Bobbi and Romena entered the small airport. I slogged my bags back down the stairs. (Silly me- before ascending the stairs I should have asked myself what kind of airport designer would require people to slog their heavy luggage up stairs, and when the answer came back ‘zero’ I should have looked around for a more logical alternative….as the anti-chaos caped crusader did.) Bobbi saw another sign with an arrow pointing left that declared Check-in. We walked back to the first set of doors one comes upon when driving into the airport….a sensible design, go figure.
I checked in. I was told that my bags were too heavy ($50 too heavy.) This hadn’t happened when we flew into Tawua, but I don’t think that logic would have convinced the counter person to let us slide. Instead, I proceeded to consolidate my personal item daypack into my rolling carry-on bag. Bobbi and Romena gazed casually at the slew of items I had strewn about whilst repacking. It was a tight fit.
I said my good-byes, walked back up the stairs, boarded the plane and landed in Kota Kinabalu an hour later…..that’s when the anti-chaos caped crusader’s absence was most felt.
Everything was splendid as I collected my backpack from baggage claim and wheeled the rolling carry-on toward the exit with everybody else….But wait, I thought, why should I go outside into the stifling hot humidity only to have to walk down to the international departure doors. In my wisdom I turned and walked back from whence I came. This involved slogging my bags up a flight of stairs as the escalator to baggage claim only went down. Upon reflection, I should have clued into this one-way escalator, especially since my earlier upstairs luggage toting debacle in Tawua.
I was back on the main floor in the domestic terminal thinking that I could find my way to the international terminal while enjoying A/C comfort. I had about four hours to kill so I sat down and read….Lovely.
With two and a half hours until departure I went in search of the international check-in counter. I looked up at the electronic departures board and saw my flight. Its departure gate was listed as “T2.” Being man, I preferred the adventure of discovering the route to “T2” myself…..I walked from one end of the airport to the other. No luck. What made it confusing was that the terminal had an arrival exit for international travelers, but this required an immigration and visa check, and since I was already in the country this was not an option. Finally, I admitted defeat and went back toward the baggage claim where I started. As I was just about to start down the escalator, a security man asked me where I was going. I told him I needed to get to the international departures. He told me to turn-around and pointed where I should go….Splendid…..though in retrospect his English was a tad limited.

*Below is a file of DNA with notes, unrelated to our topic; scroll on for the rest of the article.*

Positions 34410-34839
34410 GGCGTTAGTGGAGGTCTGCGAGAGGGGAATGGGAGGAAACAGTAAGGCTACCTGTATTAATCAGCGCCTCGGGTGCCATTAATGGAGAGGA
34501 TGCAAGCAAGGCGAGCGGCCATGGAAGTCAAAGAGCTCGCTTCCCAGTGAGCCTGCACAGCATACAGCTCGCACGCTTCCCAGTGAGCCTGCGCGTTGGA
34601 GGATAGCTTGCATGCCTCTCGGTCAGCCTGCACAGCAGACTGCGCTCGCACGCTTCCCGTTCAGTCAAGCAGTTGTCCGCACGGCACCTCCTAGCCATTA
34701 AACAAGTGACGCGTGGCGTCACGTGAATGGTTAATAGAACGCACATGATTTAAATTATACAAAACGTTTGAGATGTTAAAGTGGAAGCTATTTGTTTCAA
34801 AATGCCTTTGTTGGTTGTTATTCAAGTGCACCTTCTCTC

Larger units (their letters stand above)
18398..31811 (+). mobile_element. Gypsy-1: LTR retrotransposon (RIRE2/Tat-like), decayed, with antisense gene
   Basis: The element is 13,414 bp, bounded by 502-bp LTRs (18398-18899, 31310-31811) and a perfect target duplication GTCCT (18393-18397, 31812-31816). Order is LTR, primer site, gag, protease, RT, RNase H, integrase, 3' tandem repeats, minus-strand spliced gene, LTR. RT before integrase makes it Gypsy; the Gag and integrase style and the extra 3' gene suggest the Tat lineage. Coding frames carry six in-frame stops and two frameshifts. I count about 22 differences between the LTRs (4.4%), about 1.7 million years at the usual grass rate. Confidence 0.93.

This led me on another wild goose chase. Finally, I found myself in a rather empty “in transit” corridor. Another security man asked me where I was going.
“Bali” I said.
“Bali!?” he answered; shook his head and pointed me back to baggage claim.
He followed up with, “taxi.”
Assuming he meant ‘shuttle’ I started to walk away, then almost as an afterthought I turned and asked him if I needed to pay for a taxi.
“Yes.” he replied.
Hmmm, I thought.
Having left my Malaysian Ringgit with Bobbi I needed an ATM, tout de suite. I remembered seeing one at the other end of the terminal…I did the walk of tourist shame as all the shop attendants saw me once again walk the terminal. (It’s not a very busy terminal and I am a tall man in Malaysia, I was noticed…again…for the third time….or was it the fourth?) I tried to look like I knew where I was going and what I was doing.